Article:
Monday, July 14, 2008

Phoning it in

In response to some of the contributions to this month's Big Question (Lead the Charge?) on the Learning Circuits blog, I don't see this as a question of technology itself or even technology literacy. It's more a question of cultural shift.

When, more than a century ago, there were only a few telephones around, most people wondered how those damn things worked and some even wondered out loud whether they could serve any useful purpose. When I settled in France straight out of university in the 70s, telephones were few and far between. My wife had never had a telephone in her home! While she had no problem with the technology itself - thanks to pay phones! - she and her circle of friends definitely didn't have a telephone culture (in contrast to my own, acquired instinctively throughout my childhood in California). On the other hand, as soon as France modernized (very quickly), the whole population adopted a strong telephone culture. Nobody analyzed; nobody "organized" the cultural shift; nobody pro-actively developed telephone literacy. It just happened, though it took a few years. (I did, however, a decade later, work on an interactive video training program called “Make the Telephone Work for You” in the UK and “Le Téléphone à Votre Service” in France, which focused on telephone etiquette with clients).

Does the example of the telephone sound trivial? Perhaps it does to baby boomer nerds who have invested so heavily in building their own cutting-edge knowledge of all things digital that they are unwilling to admit that those who don't spend their days and nights meditating technological innovation are condemned to living in analogue un-networked hell. For them (i.e. us, or at least some of us), yes, it's complex, otherwise it wouldn't be worthwhile. But as Professor Mitra's "hole in the wall" experiments have shown, you don't need to be initiated into an exclusive club to use it... and to use it creatively and collaboratively!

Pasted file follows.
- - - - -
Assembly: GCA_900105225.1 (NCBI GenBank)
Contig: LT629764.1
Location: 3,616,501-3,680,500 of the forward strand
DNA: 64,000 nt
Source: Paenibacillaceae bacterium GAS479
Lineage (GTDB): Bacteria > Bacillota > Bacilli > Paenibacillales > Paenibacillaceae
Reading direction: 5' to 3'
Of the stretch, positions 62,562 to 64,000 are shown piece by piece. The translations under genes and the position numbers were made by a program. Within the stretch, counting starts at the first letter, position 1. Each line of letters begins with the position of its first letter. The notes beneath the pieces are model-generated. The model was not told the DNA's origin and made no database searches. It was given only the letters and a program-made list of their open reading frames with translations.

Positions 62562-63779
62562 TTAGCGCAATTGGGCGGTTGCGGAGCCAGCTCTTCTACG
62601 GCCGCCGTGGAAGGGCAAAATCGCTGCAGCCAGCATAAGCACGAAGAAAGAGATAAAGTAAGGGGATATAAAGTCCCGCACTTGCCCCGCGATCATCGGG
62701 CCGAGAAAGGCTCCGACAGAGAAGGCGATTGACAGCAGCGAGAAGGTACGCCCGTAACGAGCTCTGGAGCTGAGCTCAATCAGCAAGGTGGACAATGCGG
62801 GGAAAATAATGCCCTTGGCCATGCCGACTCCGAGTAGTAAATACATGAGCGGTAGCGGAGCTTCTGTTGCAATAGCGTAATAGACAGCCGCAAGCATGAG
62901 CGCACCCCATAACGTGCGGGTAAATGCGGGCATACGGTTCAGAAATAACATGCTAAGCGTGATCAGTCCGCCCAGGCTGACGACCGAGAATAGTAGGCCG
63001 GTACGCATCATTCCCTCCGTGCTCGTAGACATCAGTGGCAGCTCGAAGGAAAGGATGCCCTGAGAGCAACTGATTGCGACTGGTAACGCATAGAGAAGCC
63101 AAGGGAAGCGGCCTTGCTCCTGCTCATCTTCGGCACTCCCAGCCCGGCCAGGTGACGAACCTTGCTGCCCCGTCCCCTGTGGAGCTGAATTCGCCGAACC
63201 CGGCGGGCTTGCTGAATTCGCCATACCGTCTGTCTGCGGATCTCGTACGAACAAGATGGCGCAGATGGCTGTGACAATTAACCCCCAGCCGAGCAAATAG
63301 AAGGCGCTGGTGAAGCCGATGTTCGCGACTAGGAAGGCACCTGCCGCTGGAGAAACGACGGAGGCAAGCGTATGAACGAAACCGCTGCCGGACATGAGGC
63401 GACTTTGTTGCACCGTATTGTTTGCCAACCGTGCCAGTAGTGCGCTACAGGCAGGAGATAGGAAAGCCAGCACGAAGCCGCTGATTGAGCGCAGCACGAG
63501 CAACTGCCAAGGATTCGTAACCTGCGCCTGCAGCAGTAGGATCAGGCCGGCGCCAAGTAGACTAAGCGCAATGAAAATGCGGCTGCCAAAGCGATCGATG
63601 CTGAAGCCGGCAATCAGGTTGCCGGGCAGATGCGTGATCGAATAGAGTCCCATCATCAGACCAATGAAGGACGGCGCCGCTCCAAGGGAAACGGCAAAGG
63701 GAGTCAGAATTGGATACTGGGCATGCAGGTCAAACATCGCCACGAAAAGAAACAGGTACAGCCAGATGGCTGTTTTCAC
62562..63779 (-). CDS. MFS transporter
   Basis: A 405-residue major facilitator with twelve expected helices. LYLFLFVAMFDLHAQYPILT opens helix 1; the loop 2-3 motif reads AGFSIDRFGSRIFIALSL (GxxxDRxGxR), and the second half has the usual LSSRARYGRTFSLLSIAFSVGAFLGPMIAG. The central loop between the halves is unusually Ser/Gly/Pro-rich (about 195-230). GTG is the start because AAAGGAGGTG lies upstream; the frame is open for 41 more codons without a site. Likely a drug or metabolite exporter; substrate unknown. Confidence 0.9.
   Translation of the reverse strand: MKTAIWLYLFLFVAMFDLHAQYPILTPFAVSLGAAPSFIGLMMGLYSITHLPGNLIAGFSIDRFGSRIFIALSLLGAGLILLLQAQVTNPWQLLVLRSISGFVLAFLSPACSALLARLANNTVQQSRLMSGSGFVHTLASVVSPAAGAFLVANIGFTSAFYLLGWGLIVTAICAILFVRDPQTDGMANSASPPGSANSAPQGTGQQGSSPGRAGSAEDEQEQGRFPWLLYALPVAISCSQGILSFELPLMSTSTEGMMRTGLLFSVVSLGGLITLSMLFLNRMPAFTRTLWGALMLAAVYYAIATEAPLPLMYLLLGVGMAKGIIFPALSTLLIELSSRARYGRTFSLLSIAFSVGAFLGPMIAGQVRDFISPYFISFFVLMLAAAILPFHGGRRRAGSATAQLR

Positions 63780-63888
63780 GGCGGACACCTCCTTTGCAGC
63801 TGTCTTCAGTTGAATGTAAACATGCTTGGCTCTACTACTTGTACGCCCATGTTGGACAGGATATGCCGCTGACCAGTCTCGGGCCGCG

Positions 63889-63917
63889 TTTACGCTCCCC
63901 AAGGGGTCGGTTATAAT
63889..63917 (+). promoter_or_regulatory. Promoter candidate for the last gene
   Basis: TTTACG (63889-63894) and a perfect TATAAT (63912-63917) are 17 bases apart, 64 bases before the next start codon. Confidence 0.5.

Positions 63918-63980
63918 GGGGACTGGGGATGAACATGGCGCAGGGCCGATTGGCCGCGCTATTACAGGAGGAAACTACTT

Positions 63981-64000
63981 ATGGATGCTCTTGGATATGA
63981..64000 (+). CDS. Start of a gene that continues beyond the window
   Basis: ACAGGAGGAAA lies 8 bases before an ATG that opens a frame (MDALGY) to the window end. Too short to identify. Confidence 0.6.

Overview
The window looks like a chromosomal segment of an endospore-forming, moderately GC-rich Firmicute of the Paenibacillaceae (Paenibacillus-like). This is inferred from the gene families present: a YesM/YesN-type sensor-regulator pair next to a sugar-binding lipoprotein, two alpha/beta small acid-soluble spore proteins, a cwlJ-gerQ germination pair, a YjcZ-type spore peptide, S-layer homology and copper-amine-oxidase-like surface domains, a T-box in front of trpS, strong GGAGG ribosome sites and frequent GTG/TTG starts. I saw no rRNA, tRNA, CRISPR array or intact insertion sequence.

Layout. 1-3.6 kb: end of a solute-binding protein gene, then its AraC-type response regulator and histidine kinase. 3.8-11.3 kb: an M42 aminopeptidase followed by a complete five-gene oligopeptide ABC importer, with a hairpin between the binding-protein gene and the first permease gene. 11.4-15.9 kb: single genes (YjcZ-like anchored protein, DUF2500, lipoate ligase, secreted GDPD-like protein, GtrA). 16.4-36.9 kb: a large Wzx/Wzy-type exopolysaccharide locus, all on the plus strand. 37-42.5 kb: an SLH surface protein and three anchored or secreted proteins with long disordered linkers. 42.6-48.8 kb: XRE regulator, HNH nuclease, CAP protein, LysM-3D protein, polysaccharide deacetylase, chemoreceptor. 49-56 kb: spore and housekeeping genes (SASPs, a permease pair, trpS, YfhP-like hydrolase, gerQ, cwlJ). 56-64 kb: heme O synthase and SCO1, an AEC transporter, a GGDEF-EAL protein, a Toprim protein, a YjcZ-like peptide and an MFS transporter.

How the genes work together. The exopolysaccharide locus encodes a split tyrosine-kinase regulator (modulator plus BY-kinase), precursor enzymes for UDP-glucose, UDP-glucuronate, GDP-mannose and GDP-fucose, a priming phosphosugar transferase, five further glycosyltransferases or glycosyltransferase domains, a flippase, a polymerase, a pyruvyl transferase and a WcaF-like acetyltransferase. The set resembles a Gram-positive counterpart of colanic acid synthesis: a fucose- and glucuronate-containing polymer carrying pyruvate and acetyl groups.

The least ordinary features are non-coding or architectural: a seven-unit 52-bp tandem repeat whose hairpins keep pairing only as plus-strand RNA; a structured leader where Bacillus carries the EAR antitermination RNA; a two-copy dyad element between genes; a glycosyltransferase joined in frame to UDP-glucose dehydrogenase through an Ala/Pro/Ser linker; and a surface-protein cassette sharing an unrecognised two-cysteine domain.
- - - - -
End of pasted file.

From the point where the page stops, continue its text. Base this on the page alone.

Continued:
The social Web has started off in a predictable way within the consumer society, with an emphasis on narcissism and self-indulgence. This puts it clearly at odds with corporate culture. That could be considered a more serious problem than complexity. But that reminds me of the work I did in the 80s when I was saddled with the task of trying to kickstart a PC culture in companies. My analysis of the Mac-MS-DOS war, ultimately won by Microsoft, was that enterprises chose IBM/Dos over Mac because it was LESS attractive than the Mac. You weren't likely to have fun with it, so it was less of a threat to the command and control culture of the corporate world. Senior management and IT departments were worried sick about the dispersal of authority that might occur if everyone was managing their own data and free to use such flexible tools. So what happened? Two things:
  1. Client-server applications took over, creating a whole new culture for almost the entire workforce, a culture which is with us to this day.
  2. Dos was replaced by Windows and PCs evolved, culturally speaking, into carbon copies of the Mac, with more and more multimedia frills (for a while Apple was even left behind as the much more democratic Windows concept produced more significant innovation).
Then of course came the Web, peer-to-peer technology and an emerging netcentric culture with the Web 2.0. The model hasn't changed yet, and there are numerous concerns and worries on the part of those who feel their authority may be threatened, but there's little doubt that it will happen. Pushing it through official channels may be the worst thing to do, because it will provoke resistance. I would put my effort into making it work from the bottom up and demonstrate how it can achieve other things than self-promotion.